Cross Catholic Outreach’s microenterprise activities also provide job training for eager individuals, allowing those from a poorer background to break into highly lucrative industry trades. We also provide entrepreneurs with information and resources on how to launch and run a small business. And for families who focus on farming, we provide education on how to be more productive when working the land. This education allows farmers to receive a higher crop yield, and the excess crops can be sold for a profit. This extra money can be used to buy household necessities, pay for advanced education, or even start another venture. By supporting Cross Catholic Outreach, you are providing a new start to families in the poverty-stricken regions of Africa, Southeast Asia, the Caribbean, Mexico, and Central and South America.
Poverty disproportionally impacts women and children, so they are prime candidates for our microenterprise efforts.
Globally, women earn about 20% less than men. In the most impoverished communities, the gender wage gap hinders women from full economic participation. Even worse, in 18 countries, husbands can legally prevent their wives from working. This not only harms the economy, but it also traps women in abusive relationships and leaves them and their vulnerable children in an unsafe environment.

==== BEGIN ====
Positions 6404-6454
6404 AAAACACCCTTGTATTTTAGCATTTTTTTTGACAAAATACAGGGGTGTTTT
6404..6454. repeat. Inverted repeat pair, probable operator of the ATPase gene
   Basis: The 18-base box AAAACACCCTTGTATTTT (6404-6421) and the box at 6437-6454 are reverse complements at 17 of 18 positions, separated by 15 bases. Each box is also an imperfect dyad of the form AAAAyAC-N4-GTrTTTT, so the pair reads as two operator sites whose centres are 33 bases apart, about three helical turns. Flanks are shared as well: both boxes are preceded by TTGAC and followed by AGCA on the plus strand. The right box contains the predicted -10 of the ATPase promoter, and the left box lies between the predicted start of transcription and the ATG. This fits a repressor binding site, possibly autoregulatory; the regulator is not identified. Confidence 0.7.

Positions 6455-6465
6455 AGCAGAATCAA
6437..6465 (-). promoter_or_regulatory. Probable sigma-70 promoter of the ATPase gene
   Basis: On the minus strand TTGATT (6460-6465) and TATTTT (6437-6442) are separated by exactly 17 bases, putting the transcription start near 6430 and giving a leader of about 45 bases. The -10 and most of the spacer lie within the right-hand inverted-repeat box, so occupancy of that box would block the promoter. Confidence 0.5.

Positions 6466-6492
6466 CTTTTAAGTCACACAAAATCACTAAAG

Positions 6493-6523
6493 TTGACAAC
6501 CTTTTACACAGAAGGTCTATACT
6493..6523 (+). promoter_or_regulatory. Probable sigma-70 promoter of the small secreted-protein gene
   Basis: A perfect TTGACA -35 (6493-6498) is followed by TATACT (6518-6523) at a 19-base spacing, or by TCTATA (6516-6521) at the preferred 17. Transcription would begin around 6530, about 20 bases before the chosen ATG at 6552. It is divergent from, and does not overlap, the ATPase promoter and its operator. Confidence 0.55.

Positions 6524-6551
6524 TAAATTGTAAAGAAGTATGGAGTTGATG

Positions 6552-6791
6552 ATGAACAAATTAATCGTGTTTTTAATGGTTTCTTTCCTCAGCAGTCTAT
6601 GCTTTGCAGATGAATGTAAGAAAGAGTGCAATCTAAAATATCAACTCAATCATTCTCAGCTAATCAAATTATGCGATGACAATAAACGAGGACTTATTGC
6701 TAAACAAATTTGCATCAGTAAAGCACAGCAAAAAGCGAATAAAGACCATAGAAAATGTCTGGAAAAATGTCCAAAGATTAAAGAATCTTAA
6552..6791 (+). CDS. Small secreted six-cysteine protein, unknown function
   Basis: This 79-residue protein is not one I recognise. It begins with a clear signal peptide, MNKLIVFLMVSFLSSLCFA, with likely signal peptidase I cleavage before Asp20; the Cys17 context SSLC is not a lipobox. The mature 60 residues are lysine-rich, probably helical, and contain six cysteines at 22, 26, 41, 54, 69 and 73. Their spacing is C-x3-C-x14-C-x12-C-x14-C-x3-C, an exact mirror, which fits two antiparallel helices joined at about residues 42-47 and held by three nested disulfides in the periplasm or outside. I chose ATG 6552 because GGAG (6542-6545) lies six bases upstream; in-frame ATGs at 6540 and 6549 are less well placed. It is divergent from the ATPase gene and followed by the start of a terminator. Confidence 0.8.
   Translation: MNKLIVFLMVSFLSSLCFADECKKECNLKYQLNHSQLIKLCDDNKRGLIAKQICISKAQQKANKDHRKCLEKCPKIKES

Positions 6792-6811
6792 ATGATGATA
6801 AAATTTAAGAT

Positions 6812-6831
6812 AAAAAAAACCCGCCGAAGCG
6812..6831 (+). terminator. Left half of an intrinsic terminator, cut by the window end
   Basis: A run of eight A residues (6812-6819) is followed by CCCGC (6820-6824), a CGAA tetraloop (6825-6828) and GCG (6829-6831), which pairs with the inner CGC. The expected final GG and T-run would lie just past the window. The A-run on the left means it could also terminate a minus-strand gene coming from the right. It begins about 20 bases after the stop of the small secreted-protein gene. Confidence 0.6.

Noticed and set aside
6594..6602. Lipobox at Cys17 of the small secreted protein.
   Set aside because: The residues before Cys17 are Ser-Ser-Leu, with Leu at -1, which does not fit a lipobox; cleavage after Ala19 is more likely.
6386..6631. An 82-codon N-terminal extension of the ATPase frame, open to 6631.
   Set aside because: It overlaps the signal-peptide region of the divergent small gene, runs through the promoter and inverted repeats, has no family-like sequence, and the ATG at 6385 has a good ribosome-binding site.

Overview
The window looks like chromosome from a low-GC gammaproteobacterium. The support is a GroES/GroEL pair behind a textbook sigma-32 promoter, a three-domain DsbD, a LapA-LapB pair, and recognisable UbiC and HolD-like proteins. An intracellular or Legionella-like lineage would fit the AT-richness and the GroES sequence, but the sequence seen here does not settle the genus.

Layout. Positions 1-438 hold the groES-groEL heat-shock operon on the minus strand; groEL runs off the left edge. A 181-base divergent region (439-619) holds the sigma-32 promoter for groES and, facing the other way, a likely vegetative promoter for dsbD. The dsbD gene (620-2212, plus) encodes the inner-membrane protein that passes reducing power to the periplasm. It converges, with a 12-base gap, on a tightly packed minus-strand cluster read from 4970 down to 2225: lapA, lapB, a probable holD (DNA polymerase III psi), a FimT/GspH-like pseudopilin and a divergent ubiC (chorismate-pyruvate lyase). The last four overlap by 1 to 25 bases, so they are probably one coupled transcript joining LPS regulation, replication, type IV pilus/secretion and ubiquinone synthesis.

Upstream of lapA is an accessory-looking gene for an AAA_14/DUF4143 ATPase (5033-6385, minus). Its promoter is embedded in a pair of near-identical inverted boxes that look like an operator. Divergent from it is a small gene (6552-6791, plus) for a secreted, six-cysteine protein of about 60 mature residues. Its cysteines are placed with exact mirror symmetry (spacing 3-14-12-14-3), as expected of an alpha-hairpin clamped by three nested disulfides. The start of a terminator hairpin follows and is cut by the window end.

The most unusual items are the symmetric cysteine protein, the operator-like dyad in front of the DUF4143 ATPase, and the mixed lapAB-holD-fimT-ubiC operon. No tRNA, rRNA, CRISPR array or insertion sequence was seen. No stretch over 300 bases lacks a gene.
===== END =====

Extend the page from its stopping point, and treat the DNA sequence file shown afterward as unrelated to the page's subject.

To address these hardships, Cross Catholic Outreach has specifically tailored economic development programs to support women. We provide microloans to women unable to access the traditional banking system in their country. We also provide training on how to successfully run a small business. By including women in economic activity, they are given an opportunity to improve their lives and the lives of their children.
We feel rewarded in this effort every time the eyes of single mothers light up as they share how they’ve been able to provide for their children with the profits from their small businesses. Whether it is food on the table, life-saving medicine, or school fees, these women are proud of their ability to be successful breadwinners and support their children’s future.
With your support, Cross Catholic Outreach can continue its work of providing microloans for poor families worldwide. We work with our trusted network of compassionate Catholic partners, and they are standing by — the only thing they need is financial resources to support the entrepreneurial spirit of their constituents. Your gift could help purchase chickens for a family, fund a bakery, provide high-quality seeds to farmers, or even start a talented tailor’s home business. Your support will build businesses that stand as a testament to God’s love for the whole community. This Christmas season, help us share the gift of God’s love by uplifting the poor in Christ’s name. For more information about how you can help, please click below.
Proceeds from this campaign will be used to cover any expenditures incurred through June 30, 2024, the close of our ministry’s fiscal year. In the event that more funds are raised than needed to fully fund the project, the excess funds, if any, will be used to meet the most urgent needs of the ministry.